Manila. The Campaign Strategy
Manila is waiting for help from Spain. There is no doubt Spain will send ships to avenge the defeat at Cavite, as well as troops to put down Aguinaldo. The Americans, would, therefore, have no alternative but to leave Manila as fast as possible, even if it be temporarily. It would be wise for them not to be anchored when armor-plated ships like the Pelayo and the Carlos V arrive. But this is an uncertain scenario. The Americans do not have an effective strategy here as they do in Cuba, where this war originated. Even if they had a plan to send 5,000, 10,000 or even 20,000 men to the Philippines, they would not be able to organize this in three or four months. Within that time-frame, Spanish troops and a fleet could arrive without any problem.
The Spaniards in Manila refuse to admit that the motherland has abandoned the Philippines, the last and most beautiful of her colonies. Up to now we heard of the departure of the Spanish squadron for the Antilles, where admiral Cervera is scheduled to arrive in two or three weeks. In my opinion, their biggest mistake was not to have sent help to the Philippines.
If it is true that Spain has 200,000 men in Cuba, what need is there to dispatch another squadron there? They would still be unable to ward off the entire United States Navy. But a small squadron may also be useless here, where there is considerable coastline to defend. When these islands were at peace, the Spaniards were able to prevent the rebels and filibusteros from carrying out their objectives. It is absurd to believe that eight or ten ships can serve to prevent an enemy from approaching the island — an enemy who, after all, is practically in his home ground, with unlimited manpower, resources, and about three times the number of ships, and has the determination to win this war. The weaker nation should study the best offense against the enemy.
If Spain had 100,000 men, and enough cannons and artillery in Cuba and the other big cities, the Americans would sustain a long, bitter, and costly war, pitted against better prepared soldiers familiar with the terrain and the terrible climate, with its rains, swamps, heat, yellow fever, and malaria. However, if the Spanish troops were fewer in number and poorly equipped — in other words, if Cuba were abandoned like the Philippines — the presence of the Spanish fleet would change nothing; Spain would be vanquished with or without the fleet.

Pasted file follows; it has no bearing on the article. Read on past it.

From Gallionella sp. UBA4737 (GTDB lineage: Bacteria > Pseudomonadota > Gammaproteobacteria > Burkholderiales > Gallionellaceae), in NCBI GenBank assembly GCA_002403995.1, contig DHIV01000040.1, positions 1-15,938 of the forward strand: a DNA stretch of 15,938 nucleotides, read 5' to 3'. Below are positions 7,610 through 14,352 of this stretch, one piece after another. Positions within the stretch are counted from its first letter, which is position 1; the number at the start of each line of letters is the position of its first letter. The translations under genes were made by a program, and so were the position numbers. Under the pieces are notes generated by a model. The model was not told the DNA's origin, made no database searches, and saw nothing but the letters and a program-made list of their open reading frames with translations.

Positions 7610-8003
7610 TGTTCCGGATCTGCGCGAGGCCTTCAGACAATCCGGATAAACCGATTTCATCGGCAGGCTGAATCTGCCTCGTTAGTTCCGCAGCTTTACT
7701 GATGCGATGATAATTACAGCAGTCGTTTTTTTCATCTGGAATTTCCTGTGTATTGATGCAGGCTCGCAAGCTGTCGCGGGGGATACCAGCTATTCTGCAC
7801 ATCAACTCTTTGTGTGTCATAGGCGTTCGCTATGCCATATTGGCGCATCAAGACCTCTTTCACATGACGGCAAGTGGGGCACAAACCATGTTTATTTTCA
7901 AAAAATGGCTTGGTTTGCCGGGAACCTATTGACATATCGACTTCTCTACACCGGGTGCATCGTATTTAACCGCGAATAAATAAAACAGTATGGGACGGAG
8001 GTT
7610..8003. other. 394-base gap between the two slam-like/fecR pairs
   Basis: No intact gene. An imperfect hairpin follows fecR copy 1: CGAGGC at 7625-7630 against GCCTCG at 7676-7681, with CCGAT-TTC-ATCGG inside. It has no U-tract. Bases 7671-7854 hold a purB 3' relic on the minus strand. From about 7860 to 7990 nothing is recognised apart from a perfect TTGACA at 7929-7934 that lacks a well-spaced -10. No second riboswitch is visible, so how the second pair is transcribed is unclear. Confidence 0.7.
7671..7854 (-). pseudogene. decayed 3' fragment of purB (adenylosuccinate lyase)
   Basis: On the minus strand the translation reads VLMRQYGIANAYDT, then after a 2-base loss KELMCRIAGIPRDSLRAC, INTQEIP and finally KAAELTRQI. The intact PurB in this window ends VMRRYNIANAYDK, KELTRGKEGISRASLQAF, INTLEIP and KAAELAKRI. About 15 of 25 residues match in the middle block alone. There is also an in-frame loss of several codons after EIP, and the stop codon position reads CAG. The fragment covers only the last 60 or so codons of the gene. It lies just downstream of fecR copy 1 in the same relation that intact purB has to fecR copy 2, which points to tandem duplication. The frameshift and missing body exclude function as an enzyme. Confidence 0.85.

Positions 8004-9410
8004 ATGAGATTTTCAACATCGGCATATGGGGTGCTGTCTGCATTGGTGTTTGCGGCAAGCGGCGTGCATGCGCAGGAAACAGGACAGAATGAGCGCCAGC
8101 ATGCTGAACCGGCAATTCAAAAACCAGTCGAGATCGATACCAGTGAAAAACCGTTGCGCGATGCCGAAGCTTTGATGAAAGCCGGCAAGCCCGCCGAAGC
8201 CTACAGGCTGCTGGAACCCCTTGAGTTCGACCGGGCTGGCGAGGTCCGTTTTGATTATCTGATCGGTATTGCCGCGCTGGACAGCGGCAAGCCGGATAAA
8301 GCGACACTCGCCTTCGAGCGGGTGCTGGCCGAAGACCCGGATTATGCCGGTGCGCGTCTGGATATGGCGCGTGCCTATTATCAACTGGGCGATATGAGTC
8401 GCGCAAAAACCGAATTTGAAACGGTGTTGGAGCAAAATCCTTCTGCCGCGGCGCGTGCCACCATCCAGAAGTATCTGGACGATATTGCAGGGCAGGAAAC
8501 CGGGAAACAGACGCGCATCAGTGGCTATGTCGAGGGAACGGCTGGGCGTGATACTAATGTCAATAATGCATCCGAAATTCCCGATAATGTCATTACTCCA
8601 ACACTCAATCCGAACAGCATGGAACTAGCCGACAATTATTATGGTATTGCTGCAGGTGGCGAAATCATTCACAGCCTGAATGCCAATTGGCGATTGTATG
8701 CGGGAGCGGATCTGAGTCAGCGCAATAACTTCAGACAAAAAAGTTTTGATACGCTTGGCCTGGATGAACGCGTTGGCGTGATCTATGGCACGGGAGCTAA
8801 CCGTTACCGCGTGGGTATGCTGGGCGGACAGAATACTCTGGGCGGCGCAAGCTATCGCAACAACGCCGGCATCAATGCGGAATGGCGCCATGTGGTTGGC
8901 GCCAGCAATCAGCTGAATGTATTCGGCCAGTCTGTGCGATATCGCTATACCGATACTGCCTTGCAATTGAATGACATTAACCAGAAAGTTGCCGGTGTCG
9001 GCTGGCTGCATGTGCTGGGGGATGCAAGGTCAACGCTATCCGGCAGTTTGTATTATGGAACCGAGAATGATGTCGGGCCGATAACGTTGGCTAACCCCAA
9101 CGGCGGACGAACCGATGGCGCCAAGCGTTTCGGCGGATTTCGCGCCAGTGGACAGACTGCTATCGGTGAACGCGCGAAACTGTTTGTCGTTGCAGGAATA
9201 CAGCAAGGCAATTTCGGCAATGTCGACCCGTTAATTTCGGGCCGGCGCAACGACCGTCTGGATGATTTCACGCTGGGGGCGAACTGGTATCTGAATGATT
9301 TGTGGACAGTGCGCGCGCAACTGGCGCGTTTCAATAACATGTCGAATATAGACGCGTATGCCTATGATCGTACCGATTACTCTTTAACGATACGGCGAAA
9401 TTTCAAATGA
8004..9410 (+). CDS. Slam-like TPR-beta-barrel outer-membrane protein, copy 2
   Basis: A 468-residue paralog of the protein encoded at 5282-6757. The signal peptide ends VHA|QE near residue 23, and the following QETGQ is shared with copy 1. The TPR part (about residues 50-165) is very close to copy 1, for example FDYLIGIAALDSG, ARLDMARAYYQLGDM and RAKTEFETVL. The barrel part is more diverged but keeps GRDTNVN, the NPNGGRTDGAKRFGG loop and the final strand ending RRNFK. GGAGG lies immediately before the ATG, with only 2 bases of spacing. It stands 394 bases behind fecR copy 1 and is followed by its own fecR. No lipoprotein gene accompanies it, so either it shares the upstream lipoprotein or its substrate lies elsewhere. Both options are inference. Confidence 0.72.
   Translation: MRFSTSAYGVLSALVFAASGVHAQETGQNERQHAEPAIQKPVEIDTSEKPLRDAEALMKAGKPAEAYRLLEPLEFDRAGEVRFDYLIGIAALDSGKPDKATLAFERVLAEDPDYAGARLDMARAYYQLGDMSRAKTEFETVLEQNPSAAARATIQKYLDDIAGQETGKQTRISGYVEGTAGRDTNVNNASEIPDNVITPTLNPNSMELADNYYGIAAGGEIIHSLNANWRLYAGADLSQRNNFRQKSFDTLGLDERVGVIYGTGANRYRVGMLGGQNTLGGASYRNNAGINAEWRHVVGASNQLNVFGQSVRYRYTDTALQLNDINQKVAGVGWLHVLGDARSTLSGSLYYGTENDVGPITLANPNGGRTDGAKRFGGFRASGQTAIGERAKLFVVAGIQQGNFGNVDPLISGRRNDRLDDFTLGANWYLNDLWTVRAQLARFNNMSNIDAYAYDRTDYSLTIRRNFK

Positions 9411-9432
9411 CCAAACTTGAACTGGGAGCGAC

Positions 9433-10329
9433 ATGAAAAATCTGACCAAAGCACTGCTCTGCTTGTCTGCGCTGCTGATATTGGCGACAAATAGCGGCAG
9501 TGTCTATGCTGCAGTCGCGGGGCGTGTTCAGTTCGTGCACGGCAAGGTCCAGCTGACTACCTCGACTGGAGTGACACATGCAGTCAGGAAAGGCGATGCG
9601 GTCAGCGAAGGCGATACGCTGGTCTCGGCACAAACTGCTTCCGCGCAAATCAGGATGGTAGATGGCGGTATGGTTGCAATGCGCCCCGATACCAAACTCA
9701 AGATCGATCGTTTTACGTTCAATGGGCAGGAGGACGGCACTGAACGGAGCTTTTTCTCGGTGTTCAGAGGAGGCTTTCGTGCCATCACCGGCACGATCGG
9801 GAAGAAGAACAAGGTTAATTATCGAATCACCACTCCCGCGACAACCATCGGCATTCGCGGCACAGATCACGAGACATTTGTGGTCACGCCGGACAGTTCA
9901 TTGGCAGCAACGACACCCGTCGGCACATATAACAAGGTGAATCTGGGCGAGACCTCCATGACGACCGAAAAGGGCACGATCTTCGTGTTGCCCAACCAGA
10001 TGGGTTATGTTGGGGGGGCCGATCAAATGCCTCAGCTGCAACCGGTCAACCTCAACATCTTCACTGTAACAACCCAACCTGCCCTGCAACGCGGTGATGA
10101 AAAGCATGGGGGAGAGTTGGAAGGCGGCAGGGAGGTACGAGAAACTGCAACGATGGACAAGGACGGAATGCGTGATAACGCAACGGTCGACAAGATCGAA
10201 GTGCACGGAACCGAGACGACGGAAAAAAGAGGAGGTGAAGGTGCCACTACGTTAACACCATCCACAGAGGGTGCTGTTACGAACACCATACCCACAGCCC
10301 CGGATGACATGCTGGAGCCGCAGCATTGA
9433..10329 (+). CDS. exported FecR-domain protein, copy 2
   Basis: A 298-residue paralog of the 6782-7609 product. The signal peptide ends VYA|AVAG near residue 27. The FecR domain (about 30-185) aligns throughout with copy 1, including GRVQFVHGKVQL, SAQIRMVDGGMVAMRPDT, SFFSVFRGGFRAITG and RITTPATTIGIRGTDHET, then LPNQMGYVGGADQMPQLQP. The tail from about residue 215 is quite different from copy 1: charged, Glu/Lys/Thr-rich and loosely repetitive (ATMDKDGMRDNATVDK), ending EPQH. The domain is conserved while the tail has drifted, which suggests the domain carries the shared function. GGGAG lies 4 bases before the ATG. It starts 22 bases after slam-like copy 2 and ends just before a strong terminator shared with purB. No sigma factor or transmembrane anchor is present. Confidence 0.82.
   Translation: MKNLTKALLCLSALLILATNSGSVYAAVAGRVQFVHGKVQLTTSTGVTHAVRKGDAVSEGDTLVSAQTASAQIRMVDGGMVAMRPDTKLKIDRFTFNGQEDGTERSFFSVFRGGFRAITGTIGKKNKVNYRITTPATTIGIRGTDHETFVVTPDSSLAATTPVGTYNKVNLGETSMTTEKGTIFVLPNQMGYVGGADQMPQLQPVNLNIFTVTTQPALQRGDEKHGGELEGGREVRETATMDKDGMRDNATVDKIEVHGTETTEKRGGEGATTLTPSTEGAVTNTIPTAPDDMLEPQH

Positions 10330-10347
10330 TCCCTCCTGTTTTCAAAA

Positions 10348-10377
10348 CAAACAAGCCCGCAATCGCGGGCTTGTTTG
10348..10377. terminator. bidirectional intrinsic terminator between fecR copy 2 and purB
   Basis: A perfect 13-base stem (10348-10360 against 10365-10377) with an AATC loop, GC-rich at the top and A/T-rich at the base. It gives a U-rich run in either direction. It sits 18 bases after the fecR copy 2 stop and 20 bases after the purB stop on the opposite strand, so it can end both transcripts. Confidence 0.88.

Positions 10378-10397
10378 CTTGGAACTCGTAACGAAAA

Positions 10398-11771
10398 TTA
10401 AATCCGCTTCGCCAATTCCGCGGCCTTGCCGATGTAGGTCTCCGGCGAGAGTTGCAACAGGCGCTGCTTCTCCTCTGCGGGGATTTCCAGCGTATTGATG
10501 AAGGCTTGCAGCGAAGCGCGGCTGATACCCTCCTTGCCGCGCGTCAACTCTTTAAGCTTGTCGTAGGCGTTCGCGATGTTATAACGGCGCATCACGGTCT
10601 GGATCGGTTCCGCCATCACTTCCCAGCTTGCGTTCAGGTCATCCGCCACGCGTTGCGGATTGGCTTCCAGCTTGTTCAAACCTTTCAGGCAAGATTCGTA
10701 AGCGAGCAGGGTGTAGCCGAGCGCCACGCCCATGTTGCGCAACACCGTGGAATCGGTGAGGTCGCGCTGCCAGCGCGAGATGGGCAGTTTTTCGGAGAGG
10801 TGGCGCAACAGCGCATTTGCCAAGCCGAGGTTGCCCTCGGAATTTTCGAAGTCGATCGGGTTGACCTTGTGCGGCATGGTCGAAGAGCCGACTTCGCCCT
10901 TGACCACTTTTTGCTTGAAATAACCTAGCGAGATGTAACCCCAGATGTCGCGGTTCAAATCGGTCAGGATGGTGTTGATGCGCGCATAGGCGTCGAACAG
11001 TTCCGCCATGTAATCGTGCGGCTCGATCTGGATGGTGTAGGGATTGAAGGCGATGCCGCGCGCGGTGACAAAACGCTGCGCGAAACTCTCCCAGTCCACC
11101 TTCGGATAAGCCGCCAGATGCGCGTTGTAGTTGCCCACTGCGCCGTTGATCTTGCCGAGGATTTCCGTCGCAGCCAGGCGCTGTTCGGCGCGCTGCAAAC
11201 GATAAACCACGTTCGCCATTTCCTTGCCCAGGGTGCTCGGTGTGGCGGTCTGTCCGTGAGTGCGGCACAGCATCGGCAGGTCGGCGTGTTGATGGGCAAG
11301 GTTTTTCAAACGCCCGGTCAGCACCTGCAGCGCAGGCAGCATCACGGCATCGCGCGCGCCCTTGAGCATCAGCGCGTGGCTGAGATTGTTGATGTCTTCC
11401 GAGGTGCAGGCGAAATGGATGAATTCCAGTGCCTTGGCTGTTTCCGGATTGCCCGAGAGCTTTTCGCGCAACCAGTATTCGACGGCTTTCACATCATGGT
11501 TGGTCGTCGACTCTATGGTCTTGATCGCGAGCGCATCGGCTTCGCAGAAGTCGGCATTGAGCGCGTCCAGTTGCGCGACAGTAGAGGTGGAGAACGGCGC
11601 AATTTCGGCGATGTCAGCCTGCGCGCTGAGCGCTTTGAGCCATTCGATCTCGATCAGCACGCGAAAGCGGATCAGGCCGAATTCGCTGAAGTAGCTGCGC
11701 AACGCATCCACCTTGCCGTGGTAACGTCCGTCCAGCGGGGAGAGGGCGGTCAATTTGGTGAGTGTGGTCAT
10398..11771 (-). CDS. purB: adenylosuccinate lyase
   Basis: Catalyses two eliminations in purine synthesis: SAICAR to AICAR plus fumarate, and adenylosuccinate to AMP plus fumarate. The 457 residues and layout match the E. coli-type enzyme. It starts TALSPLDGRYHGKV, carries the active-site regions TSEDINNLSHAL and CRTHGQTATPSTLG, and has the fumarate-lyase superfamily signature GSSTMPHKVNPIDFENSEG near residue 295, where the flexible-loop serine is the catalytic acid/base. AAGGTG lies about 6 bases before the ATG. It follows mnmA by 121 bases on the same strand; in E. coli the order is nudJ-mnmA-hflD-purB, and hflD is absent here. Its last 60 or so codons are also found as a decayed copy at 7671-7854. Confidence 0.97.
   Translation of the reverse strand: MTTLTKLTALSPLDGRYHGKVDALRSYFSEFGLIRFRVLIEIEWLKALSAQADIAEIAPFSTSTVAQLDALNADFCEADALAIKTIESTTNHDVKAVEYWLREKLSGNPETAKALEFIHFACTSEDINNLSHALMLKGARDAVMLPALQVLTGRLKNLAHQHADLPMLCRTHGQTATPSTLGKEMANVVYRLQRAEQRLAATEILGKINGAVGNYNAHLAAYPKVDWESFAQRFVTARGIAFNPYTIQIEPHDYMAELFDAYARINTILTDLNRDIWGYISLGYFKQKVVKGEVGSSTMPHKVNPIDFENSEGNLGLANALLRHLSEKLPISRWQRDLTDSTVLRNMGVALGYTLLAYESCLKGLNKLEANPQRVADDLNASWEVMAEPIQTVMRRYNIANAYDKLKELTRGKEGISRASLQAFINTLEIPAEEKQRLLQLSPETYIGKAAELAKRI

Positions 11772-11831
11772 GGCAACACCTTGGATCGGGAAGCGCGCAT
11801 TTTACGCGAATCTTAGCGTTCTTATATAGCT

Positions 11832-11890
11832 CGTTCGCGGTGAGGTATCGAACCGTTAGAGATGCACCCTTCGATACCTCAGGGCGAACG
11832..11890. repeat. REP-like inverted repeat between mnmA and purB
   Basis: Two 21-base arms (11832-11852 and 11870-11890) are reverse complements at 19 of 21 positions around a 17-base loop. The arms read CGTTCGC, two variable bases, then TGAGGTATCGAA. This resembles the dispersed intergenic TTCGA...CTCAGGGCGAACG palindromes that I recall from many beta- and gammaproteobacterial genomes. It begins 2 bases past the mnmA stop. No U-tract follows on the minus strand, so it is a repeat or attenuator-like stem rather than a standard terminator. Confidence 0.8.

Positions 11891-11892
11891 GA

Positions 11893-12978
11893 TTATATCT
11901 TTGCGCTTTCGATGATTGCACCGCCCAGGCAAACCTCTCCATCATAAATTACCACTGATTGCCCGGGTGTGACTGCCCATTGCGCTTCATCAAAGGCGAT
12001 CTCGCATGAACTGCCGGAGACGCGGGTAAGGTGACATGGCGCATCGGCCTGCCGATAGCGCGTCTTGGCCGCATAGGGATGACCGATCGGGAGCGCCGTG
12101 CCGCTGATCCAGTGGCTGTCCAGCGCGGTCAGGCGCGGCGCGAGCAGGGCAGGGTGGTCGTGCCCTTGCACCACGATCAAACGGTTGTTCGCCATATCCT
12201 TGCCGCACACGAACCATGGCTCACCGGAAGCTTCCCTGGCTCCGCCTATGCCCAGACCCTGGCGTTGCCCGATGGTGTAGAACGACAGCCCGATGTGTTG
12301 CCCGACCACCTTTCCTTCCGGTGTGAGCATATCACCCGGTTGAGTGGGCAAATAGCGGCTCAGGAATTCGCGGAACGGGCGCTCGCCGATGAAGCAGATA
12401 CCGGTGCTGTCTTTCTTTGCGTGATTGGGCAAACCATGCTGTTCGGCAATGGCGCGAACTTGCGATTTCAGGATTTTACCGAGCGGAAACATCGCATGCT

A most important rule of war, which is easily forgotten, is to avoid setting conditions for a possible victory. There is a danger which must be avoided.
In any case, sending the fleet to Cuba can only have harmful consequences, because in the absence of options, whatever is available, even if useless, becomes dangerous. A fleet can defend territory only under two conditions: when it is superior to the offensive, and when — and this is of great importance — the territory can adequately provide its own defense. It is unthinkable to expect the cannons of a fleet to match those of the enemy on land, since a well-defended land position has more advantages than the best armed fleet.
The logical strategy would have been to leave Cuba to its fate and divert help to the Philippines, thus harming the enemy more and minimizing risks for the Spaniards. The Spanish fleet, at present in Florida, should be here to face Admiral Dewey’s ships and be given the chance to emerge victorious.
The Philippines would not only be saved, but would also provide the fleet with a strategic base from which the Sandwich Islands could be reached and attacked. From there they could arrive in San Francisco in five days and bombard the city. Although the Americans would be entering Havana at about the same time, the victory would be insignificant compared to San Francisco burning and Honolulu in rebellion.
This is the most logical plan, but it has to be boldly and quickly executed. Unfortunately, the strategy devised by old men is one of continuous hesitation, and perpetual waiting. Spain is morally old and no longer has new ideas on strategy.
It is a great mistake to believe that battles occur repeatedly in the same way and in the same place. War is not a mere game of chess wherein one loses Cuba by losing the Philippines, and the Philippines by losing Cuba. On the other hand, if San Francisco or Philadelphia were threatened, both the Philippines and Cuba could have been saved.
France did not lose Strasbourg in Alsace, but in Paris.